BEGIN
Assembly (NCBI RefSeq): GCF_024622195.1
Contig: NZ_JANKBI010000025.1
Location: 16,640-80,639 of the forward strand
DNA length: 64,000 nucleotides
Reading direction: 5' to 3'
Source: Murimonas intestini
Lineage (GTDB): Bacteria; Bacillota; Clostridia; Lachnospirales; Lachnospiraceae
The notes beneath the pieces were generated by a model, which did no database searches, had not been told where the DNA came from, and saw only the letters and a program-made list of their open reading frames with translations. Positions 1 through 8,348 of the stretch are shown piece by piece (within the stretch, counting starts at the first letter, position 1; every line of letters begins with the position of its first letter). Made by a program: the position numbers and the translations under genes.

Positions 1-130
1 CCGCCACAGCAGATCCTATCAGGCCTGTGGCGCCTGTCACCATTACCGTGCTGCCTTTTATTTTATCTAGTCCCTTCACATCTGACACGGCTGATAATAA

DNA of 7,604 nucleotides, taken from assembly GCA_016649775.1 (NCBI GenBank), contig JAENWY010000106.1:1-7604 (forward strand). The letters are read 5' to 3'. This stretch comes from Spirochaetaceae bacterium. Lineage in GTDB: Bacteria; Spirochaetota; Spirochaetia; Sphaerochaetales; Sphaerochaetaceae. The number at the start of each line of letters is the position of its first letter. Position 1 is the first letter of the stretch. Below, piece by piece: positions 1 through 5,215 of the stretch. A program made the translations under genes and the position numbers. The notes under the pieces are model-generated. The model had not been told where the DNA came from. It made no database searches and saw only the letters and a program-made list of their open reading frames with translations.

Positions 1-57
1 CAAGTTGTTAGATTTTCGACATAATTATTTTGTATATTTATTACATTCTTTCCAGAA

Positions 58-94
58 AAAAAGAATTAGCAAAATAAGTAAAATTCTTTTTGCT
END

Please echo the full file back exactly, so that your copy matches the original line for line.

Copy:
Assembly (NCBI RefSeq): GCF_024622195.1
Contig: NZ_JANKBI010000025.1
Location: 16,640-80,639 of the forward strand
DNA length: 64,000 nucleotides
Reading direction: 5' to 3'
Source: Murimonas intestini
Lineage (GTDB): Bacteria; Bacillota; Clostridia; Lachnospirales; Lachnospiraceae
The notes beneath the pieces were generated by a model, which did no database searches, had not been told where the DNA came from, and saw only the letters and a program-made list of their open reading frames with translations. Positions 1 through 8,348 of the stretch are shown piece by piece (within the stretch, counting starts at the first letter, position 1; every line of letters begins with the position of its first letter). Made by a program: the position numbers and the translations under genes.

Positions 1-130
1 CCGCCACAGCAGATCCTATCAGGCCTGTGGCGCCTGTCACCATTACCGTGCTGCCTTTTATTTTATCTAGTCCCTTCACATCTGACACGGCTGATAATAA

DNA of 7,604 nucleotides, taken from assembly GCA_016649775.1 (NCBI GenBank), contig JAENWY010000106.1:1-7604 (forward strand). The letters are read 5' to 3'. This stretch comes from Spirochaetaceae bacterium. Lineage in GTDB: Bacteria; Spirochaetota; Spirochaetia; Sphaerochaetales; Sphaerochaetaceae. The number at the start of each line of letters is the position of its first letter. Position 1 is the first letter of the stretch. Below, piece by piece: positions 1 through 5,215 of the stretch. A program made the translations under genes and the position numbers. The notes under the pieces are model-generated. The model had not been told where the DNA came from. It made no database searches and saw only the letters and a program-made list of their open reading frames with translations.

Positions 1-57
1 CAAGTTGTTAGATTTTCGACATAATTATTTTGTATATTTATTACATTCTTTCCAGAA

Positions 58-94
58 AAAAAGAATTAGCAAAATAAGTAAAATTCTTTTTGCT